Don’t count on the ‘cone of learning’


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The “cone of learning, aka the “learning pyramid” or the “cone of experience” is popular — and unreliable — writes cognitive scientist Dan Willingham in Cone of learning or cone of shame?

Many variables affect memory retrieval:

what material is recalled (gazing out the window of a car is an audiovisual experience just like watching an action movie, but your memory for these two audiovisual experiences will not be equivalent)

the age of the subjects

the delay between study and test (obviously, the percent recalled usually drops with delay)

what were subjects instructed to do as they read, demonstrated, taught, etc. (you can boost memory considerably for a reading task by asking subjects to summarize as they read)

how was memory tested (percent recalled is almost always much higher for recognition tests than recall).

what subjects know about the to-be-remembered material (if you already know something about the subject, memory will be much better.

Taking practice tests and spreading out study sessions is effective, researchers conclude. In Why Don’t Students Like School?Willingham advises: “Try to think about material at study in the same way that you anticipate that you will need to think about it later.”

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Comments

  1. Rather odd, though, that the ones who whine about “drill and kill” would make the claim that student retention rate is 75% for “practice doing.” What’s their excuse – “It’s supposedly the second best instructional tool available, but it’s boring as all get-out, so we just won’t utilize it”?

    • Drill and Kill is the way I learned the basic math facts, and many other things. If the Cone of Learning is anything like the Cone of Silence (Get Smart) we’re all doomed :P

  2. cranberry says:

    If you swap reading and lecture, you’d have a dandy summary of the amount of time necessary to learn set facts. Reading is more efficient than listening to a lecture, which in turn is more efficient than an educational video, etc.

    If you repeat the same things enough times, eventually most people will “get it.” Unfortunately, people vary in how many repetitions they must endure before grasp a fact. If you understand something after reading the textbook, why must you also watch a film, do a group project, and tutor other students on the same small group of facts? Is that not a waste of time for the student who understood it the first time?

  3. This criticism of the Dale’s Cone of Experience (or the cone of learning, or learning pyramid) is very very old. It’s a good criticism; you can read in the literature from 2006 a very thorough debunking – http://www.willatworklearning.com/2006/05/people_remember.html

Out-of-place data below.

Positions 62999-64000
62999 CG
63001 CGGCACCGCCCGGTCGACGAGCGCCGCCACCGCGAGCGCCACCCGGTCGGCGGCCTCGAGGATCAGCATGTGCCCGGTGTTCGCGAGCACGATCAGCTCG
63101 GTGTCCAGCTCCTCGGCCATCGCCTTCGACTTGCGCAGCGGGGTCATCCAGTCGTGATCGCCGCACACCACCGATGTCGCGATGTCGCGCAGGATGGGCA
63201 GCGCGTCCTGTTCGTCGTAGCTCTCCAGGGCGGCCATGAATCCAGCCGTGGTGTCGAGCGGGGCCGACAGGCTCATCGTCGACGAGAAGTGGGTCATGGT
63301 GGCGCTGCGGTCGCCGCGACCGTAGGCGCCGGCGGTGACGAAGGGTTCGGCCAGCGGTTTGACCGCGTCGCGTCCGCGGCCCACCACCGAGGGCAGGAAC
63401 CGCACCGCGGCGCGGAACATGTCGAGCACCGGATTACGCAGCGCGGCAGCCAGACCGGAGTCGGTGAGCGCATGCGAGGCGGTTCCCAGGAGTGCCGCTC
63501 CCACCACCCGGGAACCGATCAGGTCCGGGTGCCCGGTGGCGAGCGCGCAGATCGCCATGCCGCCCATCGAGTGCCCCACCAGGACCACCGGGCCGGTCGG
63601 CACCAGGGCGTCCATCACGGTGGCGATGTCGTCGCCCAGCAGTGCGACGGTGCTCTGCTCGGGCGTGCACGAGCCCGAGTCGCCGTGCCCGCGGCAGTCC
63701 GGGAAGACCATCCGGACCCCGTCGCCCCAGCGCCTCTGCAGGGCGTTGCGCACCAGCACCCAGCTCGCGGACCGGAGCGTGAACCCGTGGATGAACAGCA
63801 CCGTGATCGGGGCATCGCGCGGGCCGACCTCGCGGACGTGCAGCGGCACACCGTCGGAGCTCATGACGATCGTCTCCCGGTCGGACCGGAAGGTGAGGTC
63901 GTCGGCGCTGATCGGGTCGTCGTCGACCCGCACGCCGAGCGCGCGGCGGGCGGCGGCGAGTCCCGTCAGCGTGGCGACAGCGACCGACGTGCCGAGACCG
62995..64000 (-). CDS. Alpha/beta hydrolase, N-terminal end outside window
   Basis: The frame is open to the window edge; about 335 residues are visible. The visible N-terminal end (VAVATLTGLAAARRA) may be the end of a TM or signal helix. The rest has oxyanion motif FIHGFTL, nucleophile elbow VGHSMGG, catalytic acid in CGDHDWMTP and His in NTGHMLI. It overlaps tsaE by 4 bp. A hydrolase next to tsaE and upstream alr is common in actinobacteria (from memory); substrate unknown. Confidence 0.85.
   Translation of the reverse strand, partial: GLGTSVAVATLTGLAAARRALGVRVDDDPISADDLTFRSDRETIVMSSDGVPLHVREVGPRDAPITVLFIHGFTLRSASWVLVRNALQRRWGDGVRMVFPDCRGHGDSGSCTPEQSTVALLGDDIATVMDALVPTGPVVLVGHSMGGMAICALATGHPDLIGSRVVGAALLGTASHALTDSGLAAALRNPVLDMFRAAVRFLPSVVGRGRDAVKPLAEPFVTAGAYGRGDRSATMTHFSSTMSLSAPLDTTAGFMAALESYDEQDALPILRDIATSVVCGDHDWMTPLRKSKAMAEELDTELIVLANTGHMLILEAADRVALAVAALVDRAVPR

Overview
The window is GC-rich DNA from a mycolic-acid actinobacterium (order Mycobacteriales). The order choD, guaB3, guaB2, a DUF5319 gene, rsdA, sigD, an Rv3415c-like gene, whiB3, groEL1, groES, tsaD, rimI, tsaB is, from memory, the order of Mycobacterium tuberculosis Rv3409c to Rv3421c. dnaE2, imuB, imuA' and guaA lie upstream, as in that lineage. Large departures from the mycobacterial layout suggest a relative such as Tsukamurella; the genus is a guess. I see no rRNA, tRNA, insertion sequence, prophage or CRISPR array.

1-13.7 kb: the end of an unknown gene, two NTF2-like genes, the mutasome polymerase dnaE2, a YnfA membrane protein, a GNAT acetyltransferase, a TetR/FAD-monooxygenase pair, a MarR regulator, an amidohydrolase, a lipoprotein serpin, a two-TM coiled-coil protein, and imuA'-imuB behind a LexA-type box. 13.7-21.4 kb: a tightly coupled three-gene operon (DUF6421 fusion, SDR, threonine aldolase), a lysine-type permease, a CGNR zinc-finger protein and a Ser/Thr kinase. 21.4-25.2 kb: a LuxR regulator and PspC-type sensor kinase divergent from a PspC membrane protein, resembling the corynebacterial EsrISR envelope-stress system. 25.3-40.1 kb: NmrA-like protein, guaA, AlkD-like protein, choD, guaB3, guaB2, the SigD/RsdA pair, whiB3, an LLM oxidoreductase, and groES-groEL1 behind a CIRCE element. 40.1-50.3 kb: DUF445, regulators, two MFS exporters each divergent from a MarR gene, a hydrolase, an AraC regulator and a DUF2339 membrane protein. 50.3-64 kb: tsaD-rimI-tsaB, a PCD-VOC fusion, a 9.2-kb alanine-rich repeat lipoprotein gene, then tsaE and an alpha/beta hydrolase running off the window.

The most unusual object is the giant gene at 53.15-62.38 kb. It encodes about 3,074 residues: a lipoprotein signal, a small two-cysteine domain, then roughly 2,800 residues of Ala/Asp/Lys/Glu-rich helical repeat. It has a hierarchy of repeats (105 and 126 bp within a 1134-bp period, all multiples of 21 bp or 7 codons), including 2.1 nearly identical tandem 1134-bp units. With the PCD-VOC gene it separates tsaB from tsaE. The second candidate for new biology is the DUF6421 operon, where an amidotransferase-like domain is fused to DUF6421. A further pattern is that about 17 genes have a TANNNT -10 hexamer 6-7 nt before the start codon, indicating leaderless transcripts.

So naturally, I wonder why Dan Willingham is harping on this now, or why his column was deemed worthy of reblogging. Nobody of any reputation is using the cone; it looks to me like someone is attacking a straw man somewhere.

    It should be noted that debunking Dale’s cone is in no way evidence in favour of direct instruction nor evidence against practice-based pedagogies. There’s plenty of evidence in favour of practice, such as reported just this week. http://www.nytimes.com/2011/01/21/science/21memory.html

    • Roger Sweeny says:

      One reason this is worth periodic debunking is hinted at in the post below by candi@housedraco.org. The cone still shows up in professional development and there are lots of people in the business who learned it years ago.

  4. Michael E. Lopez says:

    “Teach others” — assuming that it’s not meant solely in a motivational sense — is only good for learning once you’ve learned the stuff to begin with.

    Ditto with Practice.

  5. This sounds like an attempt to justify the elimination of lecture and reading from the instructional toolkit and it sounds as if what they call practice isn’t what kids/adults used to do to learn math, science and much more. It has all of the favorite timewasters; audiovisual, demonstration, lots of talk and “teaching” – and it’s all “discovery” and “authentic learning”. Give me a lecture (questions allowed), a book and solving problems with paper and pencil and I’m happy. Ditto for my kids.

  6. Cranberry says:

    I notice the pyramid has no categories for Summarize, Analyze, Extend to Other Spheres, nor Create Something Inspired by Original.

    So, a student who read Caesar’s writings and WWII records, and created an analytical paper comparing Caesar to Patton would learn nothing? Mere reading after all. Would that fall under Discussion? Teach Others?

  7. candi@housedraco.org says:

    I had some consultant who used this. I never got the chance to ask “how come the percents are perfect?” I decide it made up and not tested.

  8. Richard Aubrey says:

    Change “discussion” to, “I don’t get it, what was it again?” and reduce the percentage and you get what I recall as a private.

  9. It is colorful.